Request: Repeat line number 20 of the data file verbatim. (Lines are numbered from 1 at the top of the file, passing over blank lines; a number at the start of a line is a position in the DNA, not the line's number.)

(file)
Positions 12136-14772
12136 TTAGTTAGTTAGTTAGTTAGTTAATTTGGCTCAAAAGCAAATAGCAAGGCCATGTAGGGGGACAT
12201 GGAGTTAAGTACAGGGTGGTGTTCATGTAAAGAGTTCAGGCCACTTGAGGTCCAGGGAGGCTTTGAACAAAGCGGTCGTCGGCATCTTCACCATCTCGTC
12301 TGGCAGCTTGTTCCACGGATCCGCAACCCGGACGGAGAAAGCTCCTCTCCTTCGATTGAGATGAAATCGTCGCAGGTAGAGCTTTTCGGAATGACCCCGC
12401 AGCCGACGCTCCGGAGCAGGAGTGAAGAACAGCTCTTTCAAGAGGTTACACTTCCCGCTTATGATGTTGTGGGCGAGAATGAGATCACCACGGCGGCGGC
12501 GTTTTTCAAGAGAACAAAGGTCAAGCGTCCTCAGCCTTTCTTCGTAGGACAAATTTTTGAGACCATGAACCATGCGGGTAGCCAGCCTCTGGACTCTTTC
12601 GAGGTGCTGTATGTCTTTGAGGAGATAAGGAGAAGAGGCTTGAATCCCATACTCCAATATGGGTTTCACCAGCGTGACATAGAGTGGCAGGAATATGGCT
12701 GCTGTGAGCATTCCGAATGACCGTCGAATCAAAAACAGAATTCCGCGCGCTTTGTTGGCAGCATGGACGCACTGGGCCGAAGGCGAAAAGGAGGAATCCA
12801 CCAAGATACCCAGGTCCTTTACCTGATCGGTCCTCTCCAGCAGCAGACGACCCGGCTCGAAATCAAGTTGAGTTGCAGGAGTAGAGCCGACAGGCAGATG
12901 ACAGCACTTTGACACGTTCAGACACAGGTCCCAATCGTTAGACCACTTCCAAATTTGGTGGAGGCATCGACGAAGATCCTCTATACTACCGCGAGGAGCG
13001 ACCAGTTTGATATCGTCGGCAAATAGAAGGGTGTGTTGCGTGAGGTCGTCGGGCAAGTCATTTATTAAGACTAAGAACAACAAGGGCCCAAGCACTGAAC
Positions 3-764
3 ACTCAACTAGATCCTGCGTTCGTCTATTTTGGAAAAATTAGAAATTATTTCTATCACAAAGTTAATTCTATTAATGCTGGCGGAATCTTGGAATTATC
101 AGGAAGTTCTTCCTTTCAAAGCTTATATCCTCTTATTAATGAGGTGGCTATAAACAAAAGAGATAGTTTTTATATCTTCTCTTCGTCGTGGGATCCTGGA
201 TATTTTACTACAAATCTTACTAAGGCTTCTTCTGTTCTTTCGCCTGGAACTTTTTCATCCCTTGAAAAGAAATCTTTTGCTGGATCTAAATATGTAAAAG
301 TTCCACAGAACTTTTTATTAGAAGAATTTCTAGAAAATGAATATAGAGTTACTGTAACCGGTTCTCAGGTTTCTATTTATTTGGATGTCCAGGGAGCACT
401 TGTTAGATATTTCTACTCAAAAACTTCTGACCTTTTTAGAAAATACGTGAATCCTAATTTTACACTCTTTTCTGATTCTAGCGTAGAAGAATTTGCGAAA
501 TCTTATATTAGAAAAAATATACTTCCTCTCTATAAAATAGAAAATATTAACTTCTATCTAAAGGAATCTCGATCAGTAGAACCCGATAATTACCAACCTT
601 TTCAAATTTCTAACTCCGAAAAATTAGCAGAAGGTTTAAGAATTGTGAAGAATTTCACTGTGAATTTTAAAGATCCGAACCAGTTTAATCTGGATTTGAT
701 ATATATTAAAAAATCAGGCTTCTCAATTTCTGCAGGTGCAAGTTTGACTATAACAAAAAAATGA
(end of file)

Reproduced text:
701 ATATATTAAAAAATCAGGCTTCTCAATTTCTGCAGGTGCAAGTTTGACTATAACAAAAAAATGA